The Open Road in Eastern Australia

During the heat of the summer holidays last year, my partner and I took a two week long trip down the East Coast of Australia. We set out from Brisbane with just our car, a tent, two surfboards and an esky. We had vague plans of stopping to stay with friends along the way but it was a liberating feeling to start out with a ‘let’s just wing it’ attitude.

I have close family friends who own property near Bendigo in Victoria and we planned to spend a big New Year’s party with them around the pool, and in the surrounding country. Living in the city can really put a strain on the most patient of us, and we both needed a break and a chance to change routine.

The distance from Brisbane to Melbourne, for those not familiar with the size of Australia, is about a 20 hour drive, and we had plenty of sights to stop at along the way. The coast road is the most scenic for tourists and provides the beaches, national parks and taste of seaside living that most visitors crave. We stopped in Byron Bay, Coffs Harbour and arrived near Newcastle on the first day to stay with friends who lived right on the beach.

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Shoal Harbour and the beaches near the city of Newcastle and further down towards the Central Coast of New South Wales are pristine, safe, and very close to hiking trails through national parks. For visitors who want to camp, there is a $5 app called Wikicamps which provides information on all of the free camp spots throughout Australia, complete with directions on how to get there and the services offered at each site. There is also an excellent book called ‘Camps: Australia Wide’ by Philip and Cathryn Fennell which gives useful information on camp grounds, some free, some not, and a lot of pictures to help readers find that perfect spot.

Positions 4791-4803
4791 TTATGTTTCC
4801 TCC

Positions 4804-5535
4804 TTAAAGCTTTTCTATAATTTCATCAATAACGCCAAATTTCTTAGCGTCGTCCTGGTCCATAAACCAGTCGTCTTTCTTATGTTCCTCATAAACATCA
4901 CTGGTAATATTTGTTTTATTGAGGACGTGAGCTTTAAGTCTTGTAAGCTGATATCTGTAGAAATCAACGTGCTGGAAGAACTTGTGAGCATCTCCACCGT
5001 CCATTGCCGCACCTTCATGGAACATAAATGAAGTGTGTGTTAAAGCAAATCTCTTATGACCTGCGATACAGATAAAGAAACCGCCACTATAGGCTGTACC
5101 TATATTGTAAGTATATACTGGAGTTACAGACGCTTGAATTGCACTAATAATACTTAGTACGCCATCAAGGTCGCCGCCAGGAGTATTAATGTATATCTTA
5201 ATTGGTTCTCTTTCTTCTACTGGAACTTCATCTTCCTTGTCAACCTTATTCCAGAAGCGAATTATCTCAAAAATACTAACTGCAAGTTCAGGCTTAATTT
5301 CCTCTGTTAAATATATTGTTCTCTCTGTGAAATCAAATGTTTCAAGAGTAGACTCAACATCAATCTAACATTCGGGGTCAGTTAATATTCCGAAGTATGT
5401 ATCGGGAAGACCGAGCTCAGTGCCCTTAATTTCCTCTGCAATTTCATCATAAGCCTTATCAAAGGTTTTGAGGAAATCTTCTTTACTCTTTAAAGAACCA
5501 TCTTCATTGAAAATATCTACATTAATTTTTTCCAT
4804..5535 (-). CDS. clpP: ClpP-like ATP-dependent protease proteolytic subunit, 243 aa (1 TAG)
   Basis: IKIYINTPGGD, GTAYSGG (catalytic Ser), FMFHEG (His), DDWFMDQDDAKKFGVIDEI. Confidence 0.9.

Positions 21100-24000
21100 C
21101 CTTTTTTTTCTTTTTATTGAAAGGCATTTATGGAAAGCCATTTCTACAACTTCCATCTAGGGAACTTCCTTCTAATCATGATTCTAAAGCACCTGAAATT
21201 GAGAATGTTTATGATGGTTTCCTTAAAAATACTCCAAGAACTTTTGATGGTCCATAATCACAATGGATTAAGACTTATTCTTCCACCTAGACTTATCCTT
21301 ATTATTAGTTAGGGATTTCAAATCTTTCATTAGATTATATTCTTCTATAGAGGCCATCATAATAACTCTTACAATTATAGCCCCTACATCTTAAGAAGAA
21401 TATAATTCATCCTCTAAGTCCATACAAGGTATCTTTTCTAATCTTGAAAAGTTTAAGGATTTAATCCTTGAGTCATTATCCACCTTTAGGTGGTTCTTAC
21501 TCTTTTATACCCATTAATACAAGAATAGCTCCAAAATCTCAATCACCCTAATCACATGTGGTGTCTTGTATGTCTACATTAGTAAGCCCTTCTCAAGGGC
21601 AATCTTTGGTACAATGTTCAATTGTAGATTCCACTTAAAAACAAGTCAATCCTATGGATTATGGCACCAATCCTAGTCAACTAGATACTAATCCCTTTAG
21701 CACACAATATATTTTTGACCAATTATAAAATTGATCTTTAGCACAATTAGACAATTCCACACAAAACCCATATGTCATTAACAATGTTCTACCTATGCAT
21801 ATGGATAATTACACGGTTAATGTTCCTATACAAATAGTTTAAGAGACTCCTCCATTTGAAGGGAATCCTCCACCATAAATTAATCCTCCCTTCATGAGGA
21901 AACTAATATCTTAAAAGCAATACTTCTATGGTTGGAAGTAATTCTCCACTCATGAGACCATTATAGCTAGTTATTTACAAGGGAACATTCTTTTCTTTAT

We took mostly inland roads on the way down and there are so many camps to stop at along the way, which is by far the cheapest and most interesting way to see Australia. Driving can be boring, but it is flexible and gives the opportunity to stop whenever and wherever you like!

Once we reached Victoria, we spent some quality time with our friends and then headed into the city of Melbourne — one of my favourites. It is renowned for its food, providing incredible dining experiences for every budget. Some other notable attractions to see and visit are the Eureka Skydeck, Queen Victoria market, Botanical Gardens, Federation Square and Flinders Street Station. Melbourne also provides a tram for visitors to the city so getting around to the main sights is free!

One of the highlights of our trip was our three days spent along the stunning coastline of South Victoria, along the famous Great Ocean Road. Bells Beach was a beautiful surf spot and the further we travelled the more astounded we were. There is so much to see along this road and you can drive as far or as little as you like and still be amazed by the sheer cliffs and rock formations. The 12 Apostles and London Bridge were incredible to see, and the Australian government has put a lot of time and money into building accessible ramps, walkways and tourist centres to educate visitors and to stop further erosion. It is best to get to the big sites very early to watch the sun come up and to beat the tourists.

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We made our way home through the country roads, stopping at the Murray River before heading to the coast, through Sydney and back up to Brisbane. It only took us three days to get home and by that time a shower and a cold beer were definitely needed. We really packed so much into two weeks and ticked a lot of things off our bucket list. However, Australia has 10,685 beaches; you could visit a new beach every day for 29 years, so we still have a long way to go!

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